Lifestyle in Siberia and the Russian North - cover image


Joachim Otto Habeck

Published On





  • English

Print Length

488 pages (xx+468)


Paperback156 x 34 x 234 mm(6.14" x 1.33" x 9.21")
Hardback156 x 38 x 234 mm(6.14" x 1.5" x 9.21")


Paperback2025g (71.43oz)
Hardback2431g (85.75oz)



OCLC Number





  • J
  • JH
  • JHMC
  • JFC
  • 1DVUA


  • SOC000000
  • SOC002000
  • SOC002010


  • DK757.3


  • lifestyle
  • Siberia
  • Russian North
  • Anthropology
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Lifestyle in Siberia and the Russian North

  • Joachim Otto Habeck (editor)
Lifestyle in Siberia and the Russian North breaks new ground by exploring the concept of lifestyle from a distinctly anthropological perspective. Showcasing the collective work of ten experienced scholars in the field, the book goes beyond concepts of tradition that have often been the focus of previous research, to explain how political, economic and technological changes in Russia have created a wide range of new possibilities and constraints in the pursuit of different ways of life.

Each contribution is drawn from meticulous first-hand field research, and the authors engage with theoretical questions such as whether and how the concept of lifestyle can be extended beyond its conventionally urban, Euro-American context and employed in a markedly different setting. Lifestyle in Siberia and the Russian North builds on the contributors’ clear commitment to diversifying the field and providing a novel and intimate insight into this vast and dynamic region.

This book provides inspiring reading for students and teachers of Anthropology, Sociology and Cultural Studies and for anyone interested in Russia and its regions. By providing ethnographic case studies, it is also a useful basis for teaching anthropological methods and concepts, both at graduate and undergraduate level. Rigorous and innovative, it marks an important contribution to the study of Siberia and the Russian North.


This book draws on a wide range of theoretical perspectives – from Chaney and Bourdieu to Berger, Sontag and Bakhtin – and from ideas about nostalgia to theories of consumption, nation, and ethnicity. The ethnographic detail in each chapter is impressive, and in my view is the real core of the book. It is a resource which will be widely used by Russian, Soviet and postsocialist specialists, by anthropologists, sociologists and geographers, and by anyone interested in cultural studies, material culture and consumption, and place and ethnicity.

Dr. Frances Pine

Goldsmiths, University of London


This is well-conceived and well-written work of research that is addressed to researchers interested in the social life of Siberia and the Russian Far East. The book successfully meets the aim of contributing to the understanding of the concept lifestyle in the context of modernity and the people’s interaction with the most important social trends that have occurred during the Soviet and post-Soviet period.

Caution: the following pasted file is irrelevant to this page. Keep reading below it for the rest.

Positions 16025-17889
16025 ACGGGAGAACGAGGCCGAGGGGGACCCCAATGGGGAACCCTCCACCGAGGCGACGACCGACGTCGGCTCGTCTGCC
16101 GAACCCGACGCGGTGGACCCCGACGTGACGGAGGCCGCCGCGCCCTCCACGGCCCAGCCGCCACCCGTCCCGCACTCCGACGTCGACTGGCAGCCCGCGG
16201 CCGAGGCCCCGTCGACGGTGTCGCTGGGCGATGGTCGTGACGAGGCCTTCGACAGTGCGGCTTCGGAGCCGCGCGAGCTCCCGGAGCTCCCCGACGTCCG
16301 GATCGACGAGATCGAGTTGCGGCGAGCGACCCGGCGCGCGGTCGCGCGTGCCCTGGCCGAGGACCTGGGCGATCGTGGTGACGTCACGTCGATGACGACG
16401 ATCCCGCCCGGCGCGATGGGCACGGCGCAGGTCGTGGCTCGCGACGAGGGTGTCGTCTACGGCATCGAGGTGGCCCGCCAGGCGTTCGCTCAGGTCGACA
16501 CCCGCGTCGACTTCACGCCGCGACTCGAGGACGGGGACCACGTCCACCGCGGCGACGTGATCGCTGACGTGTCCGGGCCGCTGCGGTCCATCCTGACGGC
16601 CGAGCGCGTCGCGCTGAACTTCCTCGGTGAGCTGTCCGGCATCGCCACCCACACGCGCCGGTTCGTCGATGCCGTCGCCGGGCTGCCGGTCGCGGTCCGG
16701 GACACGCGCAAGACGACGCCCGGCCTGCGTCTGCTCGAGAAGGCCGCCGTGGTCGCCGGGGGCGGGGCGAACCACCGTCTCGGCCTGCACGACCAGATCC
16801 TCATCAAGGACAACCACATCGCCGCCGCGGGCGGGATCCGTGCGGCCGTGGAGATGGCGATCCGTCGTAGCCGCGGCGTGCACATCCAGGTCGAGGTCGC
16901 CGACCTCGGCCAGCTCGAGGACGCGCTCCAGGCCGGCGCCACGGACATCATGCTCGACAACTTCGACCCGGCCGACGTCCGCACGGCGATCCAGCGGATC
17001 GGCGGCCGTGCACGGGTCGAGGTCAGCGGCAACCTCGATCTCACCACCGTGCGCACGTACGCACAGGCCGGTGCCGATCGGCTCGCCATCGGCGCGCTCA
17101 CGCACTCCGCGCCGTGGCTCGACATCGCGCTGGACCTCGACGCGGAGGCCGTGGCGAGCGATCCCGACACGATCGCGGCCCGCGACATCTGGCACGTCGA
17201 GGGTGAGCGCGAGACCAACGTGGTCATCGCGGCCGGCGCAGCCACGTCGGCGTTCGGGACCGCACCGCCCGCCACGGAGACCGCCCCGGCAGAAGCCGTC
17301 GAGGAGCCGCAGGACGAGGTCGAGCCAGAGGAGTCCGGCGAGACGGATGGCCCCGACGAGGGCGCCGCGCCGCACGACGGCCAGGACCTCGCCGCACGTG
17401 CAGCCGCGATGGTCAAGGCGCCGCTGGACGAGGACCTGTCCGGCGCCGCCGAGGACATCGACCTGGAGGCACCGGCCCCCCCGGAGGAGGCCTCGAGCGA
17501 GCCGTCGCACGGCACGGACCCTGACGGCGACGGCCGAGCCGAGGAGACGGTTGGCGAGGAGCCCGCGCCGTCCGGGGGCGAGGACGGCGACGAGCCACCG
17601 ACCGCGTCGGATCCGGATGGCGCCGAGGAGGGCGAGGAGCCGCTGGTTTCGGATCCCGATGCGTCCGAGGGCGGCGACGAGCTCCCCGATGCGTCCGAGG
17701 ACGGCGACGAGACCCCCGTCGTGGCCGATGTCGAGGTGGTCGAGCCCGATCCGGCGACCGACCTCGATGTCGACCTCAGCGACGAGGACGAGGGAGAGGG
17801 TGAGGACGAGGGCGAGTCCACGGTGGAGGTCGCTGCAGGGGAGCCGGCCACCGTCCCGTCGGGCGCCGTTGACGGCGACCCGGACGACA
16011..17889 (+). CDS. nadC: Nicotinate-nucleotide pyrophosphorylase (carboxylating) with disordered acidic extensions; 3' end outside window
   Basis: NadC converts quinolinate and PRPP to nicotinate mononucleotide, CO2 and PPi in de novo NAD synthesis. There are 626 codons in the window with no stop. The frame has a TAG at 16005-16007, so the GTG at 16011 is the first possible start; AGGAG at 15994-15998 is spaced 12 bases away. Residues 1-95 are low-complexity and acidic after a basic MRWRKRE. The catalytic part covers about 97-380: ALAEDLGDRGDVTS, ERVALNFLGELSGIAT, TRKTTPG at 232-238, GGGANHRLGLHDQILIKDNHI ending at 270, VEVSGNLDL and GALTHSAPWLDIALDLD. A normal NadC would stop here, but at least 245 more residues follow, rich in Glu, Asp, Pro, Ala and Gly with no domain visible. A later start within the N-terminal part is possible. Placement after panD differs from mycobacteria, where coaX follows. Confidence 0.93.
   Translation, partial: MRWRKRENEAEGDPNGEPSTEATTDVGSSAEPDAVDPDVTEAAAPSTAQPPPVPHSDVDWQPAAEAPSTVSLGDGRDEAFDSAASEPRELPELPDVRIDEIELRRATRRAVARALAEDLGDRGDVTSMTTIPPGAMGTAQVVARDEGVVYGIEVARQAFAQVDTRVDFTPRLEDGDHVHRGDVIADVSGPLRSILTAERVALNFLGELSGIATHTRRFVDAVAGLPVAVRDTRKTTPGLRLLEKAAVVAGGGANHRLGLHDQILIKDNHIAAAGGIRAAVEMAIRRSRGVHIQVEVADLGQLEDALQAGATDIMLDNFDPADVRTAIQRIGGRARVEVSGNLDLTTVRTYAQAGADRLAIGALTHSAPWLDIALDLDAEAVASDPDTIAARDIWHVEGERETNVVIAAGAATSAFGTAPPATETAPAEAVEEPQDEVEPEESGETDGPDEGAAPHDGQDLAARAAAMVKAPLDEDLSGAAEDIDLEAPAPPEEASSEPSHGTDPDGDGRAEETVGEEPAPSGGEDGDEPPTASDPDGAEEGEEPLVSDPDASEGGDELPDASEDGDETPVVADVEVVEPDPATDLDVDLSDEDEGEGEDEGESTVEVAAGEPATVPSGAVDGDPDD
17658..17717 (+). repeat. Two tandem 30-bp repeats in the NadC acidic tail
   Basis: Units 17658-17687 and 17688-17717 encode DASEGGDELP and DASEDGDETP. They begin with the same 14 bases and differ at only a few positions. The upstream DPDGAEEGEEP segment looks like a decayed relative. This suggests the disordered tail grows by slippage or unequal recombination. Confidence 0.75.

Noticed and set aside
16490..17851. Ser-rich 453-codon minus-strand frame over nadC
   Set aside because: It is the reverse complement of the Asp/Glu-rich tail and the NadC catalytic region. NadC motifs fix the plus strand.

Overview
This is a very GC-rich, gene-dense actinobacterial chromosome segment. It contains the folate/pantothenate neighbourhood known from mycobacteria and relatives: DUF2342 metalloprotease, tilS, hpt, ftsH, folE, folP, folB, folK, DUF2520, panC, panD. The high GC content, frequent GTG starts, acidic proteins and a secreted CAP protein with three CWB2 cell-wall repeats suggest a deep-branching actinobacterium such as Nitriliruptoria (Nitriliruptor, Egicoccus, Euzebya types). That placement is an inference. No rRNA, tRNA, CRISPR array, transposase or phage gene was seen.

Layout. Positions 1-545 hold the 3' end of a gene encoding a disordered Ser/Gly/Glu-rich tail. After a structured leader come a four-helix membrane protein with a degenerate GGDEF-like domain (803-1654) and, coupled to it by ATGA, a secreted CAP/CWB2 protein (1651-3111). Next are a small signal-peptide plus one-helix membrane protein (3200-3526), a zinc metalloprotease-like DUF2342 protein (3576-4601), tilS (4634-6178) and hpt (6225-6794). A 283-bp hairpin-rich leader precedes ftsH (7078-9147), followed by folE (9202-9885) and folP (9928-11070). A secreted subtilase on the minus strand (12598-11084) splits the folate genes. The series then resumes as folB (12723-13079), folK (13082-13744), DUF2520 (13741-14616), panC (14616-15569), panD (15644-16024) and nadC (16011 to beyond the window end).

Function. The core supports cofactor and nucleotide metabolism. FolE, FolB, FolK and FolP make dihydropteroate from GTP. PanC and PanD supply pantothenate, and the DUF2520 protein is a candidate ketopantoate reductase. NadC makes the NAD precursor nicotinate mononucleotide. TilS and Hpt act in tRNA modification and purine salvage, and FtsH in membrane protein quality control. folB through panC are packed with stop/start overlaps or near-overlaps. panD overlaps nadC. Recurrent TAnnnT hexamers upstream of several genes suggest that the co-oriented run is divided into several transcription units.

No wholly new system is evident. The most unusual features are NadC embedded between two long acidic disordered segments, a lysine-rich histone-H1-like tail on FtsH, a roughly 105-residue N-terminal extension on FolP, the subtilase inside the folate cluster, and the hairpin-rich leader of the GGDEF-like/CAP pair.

Prof. Dr. Ayse Dietrich

"LIFESTYLE IN SIBERIA AND THE RUSSIAN NORTH". IJORS - International Journal of Russian Studies (2158-7051), vol. 9, no. 2, 2020.

Full Review


1. Introduction: Studying Lifestyle in Russia

(pp. 1–34)
  • Joachim Otto Habeck

2. Implications of Infrastructure and Technological Change for Lifestyles in Siberia

(pp. 35–104)
  • Dennis Zuev
  • Joachim Otto Habeck

3. Lifestyle and Creative Engagement with Rural Space in Northwest Russia

(pp. 105–130)
  • Masha Shaw

4. Holiday Convergences, Holiday Divergences: Siberian Leisure Mobilities Under Late Socialism and After

(pp. 131–166)
  • Ludek Broz
  • Joachim Otto Habeck

5. Spatial imaginaries and personal topographies in Siberian life stories: Analysing movement and place in biographical narratives

(pp. 167–190)
  • Joseph J. Long

6. Something like Happiness: Home Photography in the Inquiry of Lifestyles

(pp. 191–256)
  • Jaroslava Panáková

7. Soviet Kul’tura in Post-Soviet Identification: The Aesthetics of Ethnicity in Sakha (Yakutia)

(pp. 257–294)
  • Eleanor Peers

8. Ethnicity on the Move: National-Cultural Organisations in Siberia

(pp. 295–330)
  • Artem Rabogoshvili

9. "We are not Playing Life, We Live Here": Playful Appropriation of Ancestral Memory in a Youth Camp in Western Siberia

(pp. 331–364)
  • Ina Schröder

10. A Taste for Play: Lifestyle and Live-Action Role-playing in Siberia and the Russian Far East

(pp. 365–398)
  • Ina Schröder

11. Conclusions

(pp. 399–434)
  • Joachim Otto Habeck

Appendix: On Research Design and Methods

(pp. 435–450)
  • Joachim Otto Habeck
  • Jaroslava Panáková


Joachim Otto Habeck

Lecturer in Anthropology at Universität Hamburg